This year, without any invitation promoted by state and mass media, we can see Santa Claus with his red suit and white beard and hair in crowded parts of Iranian cities, carrying a pack of chocolates and candies. However, the atmosphere of Christmas and the new Gregorian calendar year are more visible in certain parts of Iran, including Tehran.

Here in the Islamic Republic’s capital, if you close your eyes and open them in Mirzaye Shirazi Street [in central Tehran] on the eve of Christmas, you would think you are walking in Yerevan, the capital of Armenia.

Is this spontaneous social move rooted in the natural intelligence of Iranian people and a move to realize the poem written by Saadi, the famous Iranian poet, who said 700 years ago, “Human beings are members of a whole, in creation of one essence and soul”? Do Iranians want to emphasize the huge difference between Wahhabi and Salafi versions of Islam and the true and rational Islam through their tangible and massive participation in special ceremonies of Christians living in Iran?

Whatever the answer is, the difference between ‘Islam in Iran’ and ‘Islam in Saudi Arabia’ is so clear that it can’t be denied.

By paying a visit to different parts of Tehran, the most important city of Iran, one would be amazed by the interaction between Muslims, the majority, and Christians, the minority, in observing the New Christian Year.

It seems that Iranians are using Christmas as an opportunity to show to the Christian world and Western people that they are living in peace, and they are so much different from two groups: The first group is those who pretend to be Christian but bombard the poorest and weakest people, chant the slogans of peaceful coexistence while discriminate against racial minorities, and deploy troops to another part of the world on the pretext of destroying Weapons of Mass Destruction and in the name of defending human rights.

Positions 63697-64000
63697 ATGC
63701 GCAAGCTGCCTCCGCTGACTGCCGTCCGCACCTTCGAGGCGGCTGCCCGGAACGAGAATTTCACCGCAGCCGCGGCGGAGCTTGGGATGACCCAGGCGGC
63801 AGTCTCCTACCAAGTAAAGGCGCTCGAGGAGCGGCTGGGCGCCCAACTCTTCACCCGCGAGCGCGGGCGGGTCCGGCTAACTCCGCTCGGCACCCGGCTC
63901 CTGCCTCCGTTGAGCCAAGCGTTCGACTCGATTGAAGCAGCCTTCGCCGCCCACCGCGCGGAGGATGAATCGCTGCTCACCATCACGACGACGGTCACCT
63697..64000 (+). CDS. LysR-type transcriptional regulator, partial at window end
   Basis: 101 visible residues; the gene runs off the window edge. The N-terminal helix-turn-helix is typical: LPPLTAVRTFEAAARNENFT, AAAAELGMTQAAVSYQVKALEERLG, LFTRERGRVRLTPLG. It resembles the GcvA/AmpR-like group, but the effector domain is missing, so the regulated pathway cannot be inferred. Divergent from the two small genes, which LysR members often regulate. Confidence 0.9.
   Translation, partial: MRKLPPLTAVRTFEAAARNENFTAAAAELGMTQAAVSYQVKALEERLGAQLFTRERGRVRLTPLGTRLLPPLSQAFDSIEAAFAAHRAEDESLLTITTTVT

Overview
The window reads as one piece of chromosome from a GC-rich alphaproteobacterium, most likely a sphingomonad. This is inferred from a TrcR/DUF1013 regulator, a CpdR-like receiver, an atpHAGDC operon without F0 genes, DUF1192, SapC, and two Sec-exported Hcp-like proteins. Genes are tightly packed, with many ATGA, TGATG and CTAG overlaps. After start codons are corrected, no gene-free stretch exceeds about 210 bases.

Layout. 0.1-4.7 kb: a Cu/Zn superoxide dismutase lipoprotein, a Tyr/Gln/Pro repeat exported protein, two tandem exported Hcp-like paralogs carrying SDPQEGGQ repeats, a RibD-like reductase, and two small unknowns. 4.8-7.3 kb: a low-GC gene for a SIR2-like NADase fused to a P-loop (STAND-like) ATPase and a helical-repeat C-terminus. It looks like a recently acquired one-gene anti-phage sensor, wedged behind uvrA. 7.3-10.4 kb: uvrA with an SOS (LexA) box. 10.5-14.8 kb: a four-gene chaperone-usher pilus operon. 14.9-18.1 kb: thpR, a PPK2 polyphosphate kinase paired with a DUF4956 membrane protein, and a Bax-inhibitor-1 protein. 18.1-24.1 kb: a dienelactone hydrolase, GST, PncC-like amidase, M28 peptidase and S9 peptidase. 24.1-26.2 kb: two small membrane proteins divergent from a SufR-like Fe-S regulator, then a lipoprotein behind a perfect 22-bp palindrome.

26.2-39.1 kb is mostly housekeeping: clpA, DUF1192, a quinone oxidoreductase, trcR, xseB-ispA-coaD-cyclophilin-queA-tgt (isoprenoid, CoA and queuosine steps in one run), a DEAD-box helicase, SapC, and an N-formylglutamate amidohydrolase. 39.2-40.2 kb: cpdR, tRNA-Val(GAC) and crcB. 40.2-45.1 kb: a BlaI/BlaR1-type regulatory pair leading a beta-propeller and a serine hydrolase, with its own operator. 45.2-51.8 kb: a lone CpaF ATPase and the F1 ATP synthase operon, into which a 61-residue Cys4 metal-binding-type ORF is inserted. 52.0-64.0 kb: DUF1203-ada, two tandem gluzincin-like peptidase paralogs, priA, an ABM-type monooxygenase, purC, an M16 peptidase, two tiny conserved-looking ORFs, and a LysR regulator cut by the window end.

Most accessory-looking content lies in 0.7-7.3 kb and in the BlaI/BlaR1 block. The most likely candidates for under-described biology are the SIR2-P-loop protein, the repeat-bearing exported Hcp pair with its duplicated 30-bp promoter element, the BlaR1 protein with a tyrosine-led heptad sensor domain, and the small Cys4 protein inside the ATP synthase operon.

The other group includes those who behead innocent people and sow the seeds of hatred in the name of Islam. These people have lost the meaning of truth even if they are extremely close to the ‘House of Allah’ [in Mecca], the holiest place for Muslims.

With rising religious violence and the spread of Takfiri Islam, and in a time when we constantly hear the sounds of explosion and suicide attacks aimed at brutal slaughter of people in streets and markets, schools, and even religious places throughout the world, particularly in the Middle East, real Muslims in Iran and other parts of the world are paying increased attention to highlighting the teachings of true Islam by laying practical emphasis on the tradition of kindness and philanthropy, following the behaviours of Prophet Muhammad (PBUH).

In Iran, the partnership of the Muslim majority with their Christian compatriots in holding Christmas and New Year celebrations is an opportunity to actualize and display peaceful coexistence in Iran amid the ongoing madness and violence in the Middle East Iranians have seized the opportunity.